Secret Superstar Movie Review: Breaking of the Glass Ceiling

Secret Superstar’s trailer may give a feeling of a coming of age film, but it is not one for sure. It is much more than that. Directed by debutant Advait Chandan, it traces the story of a small town Indian girl who wants to follow her dream.

Insia Malik (Zaira Wasim) is a character who is not easy to like, she is strong headed, focused and knows what she wants. Yet Advait makes us root for her. As an audience, you like her rebellious nature. There is a scene where her tuition teacher asks her to sit, and she sits quietly on the top of the table. That scene made me laugh and root for her at the same time. This is a relief from our Indian movies where our children are supposed to be cute and adorable and not rebel. Advait successfully captures the angst of a teenager, their aspiration to dream and not be bounded by societal pressure.

The other aspect of Secret Superstar which it takes upon head on and showcases beautifully is the reality of domestic violence, and how it affects most of us and yet we keep quiet. It is strange that in a nation of a billion people we have a problem with teens holding hands but a husband can beat his wife in public or at home, and no one will interfere saying it is a domestic matter.

Advait brilliantly showcases one scene where the husband discovers his wife has sold her jewellery to buy a laptop for their daughter, the scene starts with him asking her to search for a necklace, and we see Insia and her little brother in a room. The camera for a moment focuses on Insia and we see her trembling with fear, this is where we look at the vulnerable side of her for the first time. It also hammers us with the reality that domestic violence can affect not only the victim but children too. It is a stark reminder of our need to speak out against domestic violence.

One of the exciting aspects of the film is where the victim is not somebody who is shown as one to be rescued. There is no saviour for Insia or her Ammi. The film highlights the importance how we tend to force victims or dictate our terms. What we need to do is sometimes listen to the victim, and support them and not ask them to chart their life with our moral attitude.

Secret Superstar comes to the fore in the second half, when Advait focuses on the Ammi (Meher Vij). It treads into a zone where no Bollywood film has gone so far, showcasing divorce as a solution and that women can be happy without their husbands.

When it comes to teenage romance, Indian films generally tend to go overboard with love with no sensitivity or maturity to handle such delicate romance. Advait’s writing here should get full marks. Then romance between Insia and Chintan (Tirth Sharma) is shown so delicately. I think be it any age when we fall in love all we are looking for is a companion and someone who understands us, all the other jazz does not matter.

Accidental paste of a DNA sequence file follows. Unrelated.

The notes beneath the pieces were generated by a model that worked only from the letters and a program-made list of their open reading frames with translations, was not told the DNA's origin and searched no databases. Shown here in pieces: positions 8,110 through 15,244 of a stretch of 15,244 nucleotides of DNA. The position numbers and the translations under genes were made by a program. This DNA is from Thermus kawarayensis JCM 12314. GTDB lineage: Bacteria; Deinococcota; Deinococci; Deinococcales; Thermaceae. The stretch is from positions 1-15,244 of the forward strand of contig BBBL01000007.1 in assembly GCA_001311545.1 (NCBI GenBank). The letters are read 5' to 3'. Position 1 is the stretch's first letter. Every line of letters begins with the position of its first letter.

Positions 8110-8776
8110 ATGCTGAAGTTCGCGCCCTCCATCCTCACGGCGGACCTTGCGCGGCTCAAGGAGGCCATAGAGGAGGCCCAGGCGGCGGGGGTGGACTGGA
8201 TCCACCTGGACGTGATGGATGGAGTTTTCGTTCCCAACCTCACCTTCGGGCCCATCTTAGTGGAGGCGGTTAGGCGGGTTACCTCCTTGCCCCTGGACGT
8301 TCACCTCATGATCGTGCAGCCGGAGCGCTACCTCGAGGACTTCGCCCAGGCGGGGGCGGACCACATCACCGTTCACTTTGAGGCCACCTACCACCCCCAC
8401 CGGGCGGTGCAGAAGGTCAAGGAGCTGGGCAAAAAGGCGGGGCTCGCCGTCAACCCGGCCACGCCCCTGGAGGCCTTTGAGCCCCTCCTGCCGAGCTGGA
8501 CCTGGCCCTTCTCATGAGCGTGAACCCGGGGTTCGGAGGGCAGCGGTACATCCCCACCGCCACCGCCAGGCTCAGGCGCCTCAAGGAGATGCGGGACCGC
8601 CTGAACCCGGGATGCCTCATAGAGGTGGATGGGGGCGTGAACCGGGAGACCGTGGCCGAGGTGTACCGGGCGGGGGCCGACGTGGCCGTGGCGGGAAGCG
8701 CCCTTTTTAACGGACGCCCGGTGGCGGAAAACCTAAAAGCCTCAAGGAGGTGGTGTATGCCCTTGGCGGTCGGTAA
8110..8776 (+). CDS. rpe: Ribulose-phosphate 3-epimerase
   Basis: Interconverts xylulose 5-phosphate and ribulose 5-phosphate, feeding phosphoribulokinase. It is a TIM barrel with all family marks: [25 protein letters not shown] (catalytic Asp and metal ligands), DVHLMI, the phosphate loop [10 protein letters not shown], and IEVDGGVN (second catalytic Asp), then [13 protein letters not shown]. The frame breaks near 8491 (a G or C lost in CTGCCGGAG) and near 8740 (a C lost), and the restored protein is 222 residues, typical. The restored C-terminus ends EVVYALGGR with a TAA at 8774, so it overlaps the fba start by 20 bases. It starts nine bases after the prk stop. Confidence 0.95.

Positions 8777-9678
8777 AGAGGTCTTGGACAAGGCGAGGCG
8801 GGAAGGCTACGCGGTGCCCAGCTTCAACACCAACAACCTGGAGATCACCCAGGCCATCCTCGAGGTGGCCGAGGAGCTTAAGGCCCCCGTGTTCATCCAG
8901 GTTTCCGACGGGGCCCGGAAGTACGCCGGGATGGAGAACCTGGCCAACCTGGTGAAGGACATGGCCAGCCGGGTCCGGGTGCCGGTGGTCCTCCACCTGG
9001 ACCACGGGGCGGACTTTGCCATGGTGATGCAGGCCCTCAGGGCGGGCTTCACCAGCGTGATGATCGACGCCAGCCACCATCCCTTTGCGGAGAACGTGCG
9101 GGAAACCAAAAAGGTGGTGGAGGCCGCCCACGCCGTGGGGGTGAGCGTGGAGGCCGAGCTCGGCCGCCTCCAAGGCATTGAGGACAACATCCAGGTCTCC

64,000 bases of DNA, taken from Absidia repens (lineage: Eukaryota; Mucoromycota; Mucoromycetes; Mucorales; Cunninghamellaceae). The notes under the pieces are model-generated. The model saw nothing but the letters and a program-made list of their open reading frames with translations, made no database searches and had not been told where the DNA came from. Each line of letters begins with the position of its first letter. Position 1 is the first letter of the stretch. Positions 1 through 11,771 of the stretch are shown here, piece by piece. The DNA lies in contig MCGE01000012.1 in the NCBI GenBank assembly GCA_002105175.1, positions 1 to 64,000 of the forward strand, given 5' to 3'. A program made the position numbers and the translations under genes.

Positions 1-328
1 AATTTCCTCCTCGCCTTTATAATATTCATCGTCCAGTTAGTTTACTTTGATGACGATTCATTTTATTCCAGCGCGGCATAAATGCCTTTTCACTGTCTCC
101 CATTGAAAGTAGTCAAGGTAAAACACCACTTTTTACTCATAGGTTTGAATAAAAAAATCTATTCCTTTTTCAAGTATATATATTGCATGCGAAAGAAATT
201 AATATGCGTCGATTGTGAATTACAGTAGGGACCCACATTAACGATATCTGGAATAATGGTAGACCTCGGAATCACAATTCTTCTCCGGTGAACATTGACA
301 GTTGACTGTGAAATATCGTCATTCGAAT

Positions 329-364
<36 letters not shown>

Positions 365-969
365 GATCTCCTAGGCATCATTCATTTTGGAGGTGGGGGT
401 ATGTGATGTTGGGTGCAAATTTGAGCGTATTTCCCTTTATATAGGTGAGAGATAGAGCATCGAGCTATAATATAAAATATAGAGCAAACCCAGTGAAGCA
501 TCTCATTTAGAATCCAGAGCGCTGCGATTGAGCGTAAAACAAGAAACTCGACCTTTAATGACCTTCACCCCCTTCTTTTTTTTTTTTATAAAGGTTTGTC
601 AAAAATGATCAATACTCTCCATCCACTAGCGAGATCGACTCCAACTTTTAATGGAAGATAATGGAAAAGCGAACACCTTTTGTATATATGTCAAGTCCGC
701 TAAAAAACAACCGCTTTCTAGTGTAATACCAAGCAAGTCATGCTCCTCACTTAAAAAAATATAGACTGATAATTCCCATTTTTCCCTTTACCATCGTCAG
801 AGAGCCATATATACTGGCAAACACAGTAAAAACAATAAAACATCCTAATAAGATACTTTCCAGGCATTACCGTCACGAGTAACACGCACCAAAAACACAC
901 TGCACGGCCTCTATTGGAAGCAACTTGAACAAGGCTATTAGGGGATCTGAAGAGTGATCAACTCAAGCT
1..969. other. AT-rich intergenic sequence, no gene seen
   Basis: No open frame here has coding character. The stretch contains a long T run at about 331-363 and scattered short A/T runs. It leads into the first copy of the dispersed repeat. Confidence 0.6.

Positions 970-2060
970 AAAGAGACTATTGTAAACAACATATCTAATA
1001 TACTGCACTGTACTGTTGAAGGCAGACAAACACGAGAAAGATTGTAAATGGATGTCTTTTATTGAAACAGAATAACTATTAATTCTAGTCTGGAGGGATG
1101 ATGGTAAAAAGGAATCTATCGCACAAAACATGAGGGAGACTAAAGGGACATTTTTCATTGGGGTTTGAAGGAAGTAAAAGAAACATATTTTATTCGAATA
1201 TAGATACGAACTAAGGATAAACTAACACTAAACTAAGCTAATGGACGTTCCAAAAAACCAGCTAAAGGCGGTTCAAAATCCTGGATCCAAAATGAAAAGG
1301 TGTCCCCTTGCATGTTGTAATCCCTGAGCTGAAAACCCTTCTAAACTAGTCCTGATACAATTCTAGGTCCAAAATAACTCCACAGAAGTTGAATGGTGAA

My biggest grouse with the movie was the music.Considering it plays an essential role in the film, the music is a letdown.  I know it is terrible to compare films, but somehow I was comparing this with a debut of Aamir Khan’s directorial which had a great musical score and a better screenplay which milked the melodrama. Advait underplays the melodrama for the most part of the film, there is nothing wrong in that, while Aamir the director used it to his advantage in Taare Zameen Par.

I enjoyed Aamir’s character in the film, it could have been a caricature, but Aamir saves the day and makes it fun to watch him perform.  Raj Arjun as Insia’s father is a delight to watch, every time he comes onscreen I had goosebumps and was hoping that he would disappear.The film belongs to Meher Vij and Zaira Wasim, and they steal the show.

Secret Superstar is a film which has its flaws (duration, the music and uneven first half and subplots) and this is what makes the film good and not great. But it is a film which should be watched and discussed. It is a far more bold movie than Dangal or Taare Zameen Par, and it will hopefully be added to discussions in our drawing rooms this Diwali.  In its own way the film tries to break the glass ceiling of Bollywood, and probably, it might not be the last to do so.

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